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Expanding on some bus discussion in the comments of my May Day post, and probably repeating some old calculations:

Intercity transit
So there's apparently 2.7 million miles of paved roads, 1.3 million unpaved, in the US. Assume average speed of 50 mph, so spacing of one hour means buses every 50 miles, or 4e6/50 = 80,000 buses. Want two ways, so double it, 160,000. 24/7, 40-hour shifts, 168 hours in a week, call it 5 shifts, say $100,000 total labor costs per shift,
160,000 * 5 * 100,000 = $80 billion/year in driver costs.
Buses seem to cost about half a million, call it a million for clean technology, capital costs of 160,000 * 1e6 = 160 billion. But, amortized over 10+ years, 16 billion/year. Of course, then there's maintenance. Call it $32 billion.

Diesel costs... I see one 4 mpg, multiple 8-10 mpg claims. Let me say 5 mpg. Every hour we have 160,000 buses covering 50 miles, or using 10 gallons, so 1.6 million gallons an hour, for about $5 million/hour at $3/gallon. 8765 hours in a year, $43 billion/year.

So 80+32+43 = $175 billion to send a bus down every single road in the US every hour.

Underestimation factors: overhead costs like stations, maintenance and luggage staff, booking staff (if you bother charging; you could just make it zero-fare! free transport infrastructure paid out of genera taxes); lots and lots of those roads being urban and not supporting 50 mph travel

Overestimation factors: a couple safety factors of 2 thrown in; the goal itself being overkill. If we dropped the unpaved roads, and send buses down every other road otherwise, that'd drop by a factor of 4. If we focus just on intercity transit rather than some mixed up idea of public transit, there's 46,000 miles of highways in the US, 1/90th my original figure, giving costs of $1.9 billion. Compare to Greyhound annual revenues of $1.2 billion... um.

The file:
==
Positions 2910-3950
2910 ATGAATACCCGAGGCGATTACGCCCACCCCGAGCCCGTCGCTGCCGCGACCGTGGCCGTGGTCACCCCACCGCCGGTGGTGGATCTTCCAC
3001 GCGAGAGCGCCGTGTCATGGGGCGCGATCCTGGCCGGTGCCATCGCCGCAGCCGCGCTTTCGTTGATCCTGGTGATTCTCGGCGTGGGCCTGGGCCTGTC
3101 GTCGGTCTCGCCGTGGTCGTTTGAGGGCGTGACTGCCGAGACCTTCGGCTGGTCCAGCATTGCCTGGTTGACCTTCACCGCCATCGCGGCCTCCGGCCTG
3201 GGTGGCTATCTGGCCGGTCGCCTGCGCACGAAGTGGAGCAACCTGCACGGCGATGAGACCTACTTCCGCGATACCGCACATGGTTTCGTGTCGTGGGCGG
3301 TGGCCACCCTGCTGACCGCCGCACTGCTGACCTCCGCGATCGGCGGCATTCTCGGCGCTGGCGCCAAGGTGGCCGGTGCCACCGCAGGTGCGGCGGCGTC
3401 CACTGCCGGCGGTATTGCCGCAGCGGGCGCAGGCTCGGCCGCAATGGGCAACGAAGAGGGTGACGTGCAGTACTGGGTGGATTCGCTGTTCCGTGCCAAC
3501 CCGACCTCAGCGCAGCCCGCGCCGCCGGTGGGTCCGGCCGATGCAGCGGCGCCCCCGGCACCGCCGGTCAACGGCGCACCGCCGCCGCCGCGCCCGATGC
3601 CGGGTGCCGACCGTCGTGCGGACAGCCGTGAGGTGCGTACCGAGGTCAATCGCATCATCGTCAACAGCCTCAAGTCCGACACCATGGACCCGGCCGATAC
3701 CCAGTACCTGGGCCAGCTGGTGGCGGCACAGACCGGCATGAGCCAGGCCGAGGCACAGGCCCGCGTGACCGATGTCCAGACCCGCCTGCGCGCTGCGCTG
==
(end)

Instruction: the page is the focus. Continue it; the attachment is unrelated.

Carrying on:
Oh, that's just the Interstates. This says 117,000 miles in the National Highway system, for a more reasonable comparison of $5 billion/year.

For comparison, this says 140,000 miles of railroad track, and 23,000 miles of Amtrak. 170,000 miles of scheduled bus-service (intercity, local, or both?) and 7,600 miles of fixed rail transit (in context, local).

For a different comparison: say we take the Greyhound network cost, double it to resume cut service (overkill, judging by the past revenue numbers), then assume they go most places only once a day as is (not true; lots of multiple trips already, especially between big cities), and multiply by 24 for hourly service, and we'd get $58 billion/year.

Greyhound says it has 1250 buses and 1700 destinations. Revenue/bus is $960,000, vs. my initial cost/bus of $1,100,000. Pretty close. 8400 employees, "more than 3000" drivers, less than 3 drivers per bus and 6.72 employees per bus, vs. my 5 drivers per bus and unstated employees.

I see estimates of 18,000 "cities or towns" in the US; of course, metro areas have multiple legal towns smushed together, so they don't all qualify for interurban purposes. 577 Micropolitan Statistical Areas, 366 Metropolitan SA

Mass transit